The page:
A large part of this nice, inverted-check-mark shape, is the sloping. As your plot points build on each other, the tension and the stakes and the action rises toward a climax. Yes? Yes. Then, after an exciting climax, things decelerate quickly and we have a satisfying conclusion.
The key point of getting that great building action in your story is that the reader is aware of what’s at stake. They know what the characters want and they know, pretty much, what is going to turn into a dangerous situation near the end. In other words, they have an idea where your story is going and what your climax is going to be about, pretty much after the first 50 pages. Some people would ask: “Doesn’t this make your novel predictable?”
No. A strong dramatic arc gives the reader something to fear, something to anticipate, and something to care about. And if they know what could possibly be at stake and what kind of danger could possibly transpire, they’ll be that much more eager to read and find out exactly how it all goes down for the characters that they’ve grown to empathize with.
The One Thing You Never Do
This brings me to the one thing you never do in a manuscript (there might be more of these, but so far, this is the high and exalted One Thing).
Do not introduce plot points (an event or person or thing or consequence) in the last 50 pages (or so) of your manuscript if that event/person/thing/consequence will become instrumental to the climax. (The only viable exception to this is introducing a villain who has, up to this point, remained hidden or shadowed or otherwise dark and creepy.)
Ideally, the same stakes and goals and characters and threats that you build into the dramatic arc from the very beginning of the manuscript should be the forces involved in the climax. The whole point of the climax is that you bring everything that you’ve worked so hard developing and making irresistible together…and that comes from the reader having spent a whole book with these things and really, really caring about what happens to them.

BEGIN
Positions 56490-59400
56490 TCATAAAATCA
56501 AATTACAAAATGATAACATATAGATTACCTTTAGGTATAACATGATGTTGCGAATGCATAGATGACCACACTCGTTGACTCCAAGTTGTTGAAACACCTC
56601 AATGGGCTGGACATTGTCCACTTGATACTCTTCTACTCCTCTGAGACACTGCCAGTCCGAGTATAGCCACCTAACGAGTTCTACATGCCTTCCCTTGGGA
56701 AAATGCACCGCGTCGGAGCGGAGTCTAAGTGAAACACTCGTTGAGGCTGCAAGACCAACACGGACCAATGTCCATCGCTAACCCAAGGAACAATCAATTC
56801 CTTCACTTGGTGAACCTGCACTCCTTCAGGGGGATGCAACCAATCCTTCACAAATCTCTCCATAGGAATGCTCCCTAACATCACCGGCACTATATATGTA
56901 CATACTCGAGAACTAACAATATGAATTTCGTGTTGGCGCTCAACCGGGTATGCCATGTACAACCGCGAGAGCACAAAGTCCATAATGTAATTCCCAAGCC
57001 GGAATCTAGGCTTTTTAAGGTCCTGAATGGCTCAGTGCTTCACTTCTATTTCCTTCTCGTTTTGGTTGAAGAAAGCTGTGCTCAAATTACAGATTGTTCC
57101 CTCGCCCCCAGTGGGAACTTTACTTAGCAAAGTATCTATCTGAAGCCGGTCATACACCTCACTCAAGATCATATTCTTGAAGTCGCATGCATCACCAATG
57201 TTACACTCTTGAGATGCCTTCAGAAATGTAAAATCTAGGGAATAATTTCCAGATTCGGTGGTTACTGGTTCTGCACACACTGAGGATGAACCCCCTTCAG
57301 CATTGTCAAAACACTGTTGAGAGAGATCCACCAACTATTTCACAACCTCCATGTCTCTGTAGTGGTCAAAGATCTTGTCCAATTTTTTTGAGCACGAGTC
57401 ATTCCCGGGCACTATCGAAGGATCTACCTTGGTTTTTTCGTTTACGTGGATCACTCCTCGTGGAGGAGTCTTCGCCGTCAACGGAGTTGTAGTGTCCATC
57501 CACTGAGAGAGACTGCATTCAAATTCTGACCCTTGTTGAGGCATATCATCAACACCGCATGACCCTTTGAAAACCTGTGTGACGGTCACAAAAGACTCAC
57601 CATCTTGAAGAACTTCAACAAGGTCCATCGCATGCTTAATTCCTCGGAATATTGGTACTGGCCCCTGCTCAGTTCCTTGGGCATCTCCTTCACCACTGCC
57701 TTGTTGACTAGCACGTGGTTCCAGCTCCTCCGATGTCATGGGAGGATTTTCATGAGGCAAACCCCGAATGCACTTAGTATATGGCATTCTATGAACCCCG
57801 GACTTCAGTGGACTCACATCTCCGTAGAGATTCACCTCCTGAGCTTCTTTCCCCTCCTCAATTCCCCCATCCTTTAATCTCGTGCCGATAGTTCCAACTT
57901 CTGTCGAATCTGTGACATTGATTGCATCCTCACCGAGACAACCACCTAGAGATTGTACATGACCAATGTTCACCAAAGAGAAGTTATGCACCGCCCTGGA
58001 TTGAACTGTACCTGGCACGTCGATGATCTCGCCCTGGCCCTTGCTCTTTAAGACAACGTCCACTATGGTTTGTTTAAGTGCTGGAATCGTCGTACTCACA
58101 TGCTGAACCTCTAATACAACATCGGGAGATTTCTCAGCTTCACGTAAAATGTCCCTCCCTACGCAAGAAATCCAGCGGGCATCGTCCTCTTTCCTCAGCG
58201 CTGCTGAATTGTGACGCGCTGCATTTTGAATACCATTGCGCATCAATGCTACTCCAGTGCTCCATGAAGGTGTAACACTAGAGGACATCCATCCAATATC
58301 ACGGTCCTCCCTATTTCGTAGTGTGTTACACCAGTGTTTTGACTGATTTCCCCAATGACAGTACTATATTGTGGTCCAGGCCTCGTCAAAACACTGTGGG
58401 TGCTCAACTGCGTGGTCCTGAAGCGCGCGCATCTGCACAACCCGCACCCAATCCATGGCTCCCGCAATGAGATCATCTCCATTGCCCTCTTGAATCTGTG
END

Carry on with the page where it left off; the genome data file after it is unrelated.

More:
Why to Avoid the One Thing
If you introduce plot points a few pages away from the climax and hinge the climax on that thing, you’re going to lose some readers because they simply don’t care. For example, if your dramatic arc has been building up to a battle for the main character to avenge their father’s death for the whole book, then you interrupt the story ten pages before the battle with some bad guys who burst on the scene and want to steal the Magical Decanter of Shmegoo (that we’ve never heard of before in the book, or only heard in passing once or twice) and then make the battle about the Decanter instead of the hero’s father, you’re shooting yourself in the foot.
By all means, introduce new complications, villains, conflicts as your book develops. But don’t introduce something that becomes instrumental in the climax near the end of the book and expect us to care about it. More often than not, your readers will be let down in a big way.
Is your plot flowing the way it should? Hire me as your manuscript editor and I’ll give you hands-on plotting advice.
Sometimes a writer forgets that their characters have pasts and futures, just like all of us do. There’s not an hour goes by that I don’t, personally, think about something in either the past or the future. It can be something mundane or something huge that I’ve either lived through or am dreaming about.
A lot of the time, especially when I’m writing a first draft or an early revision, I forget that my characters must be like this, too.
Every character must feel the weight of the past, present and future at every moment.
Not in an overbearing or obvious way, of course. Please don’t take this as free license to write something like:
Just sitting in chem lab, Judy felt ready to explode: not only was her embarrassment at the audition yesterday still fresh in mind but the callbacks would be tomorrow! To top it all off, her stomach rumbled so loudly that people all the way across campus could probably hear it.
But there is something compelling about keeping all three of these balls in the air at the same time. A lot of manuscripts suffer from a lack of tension. There’s not a very clear feeling of what is at stake in the moment. Sometimes, adding a past and mixing it with over the future just might be the ticket to increasing tension.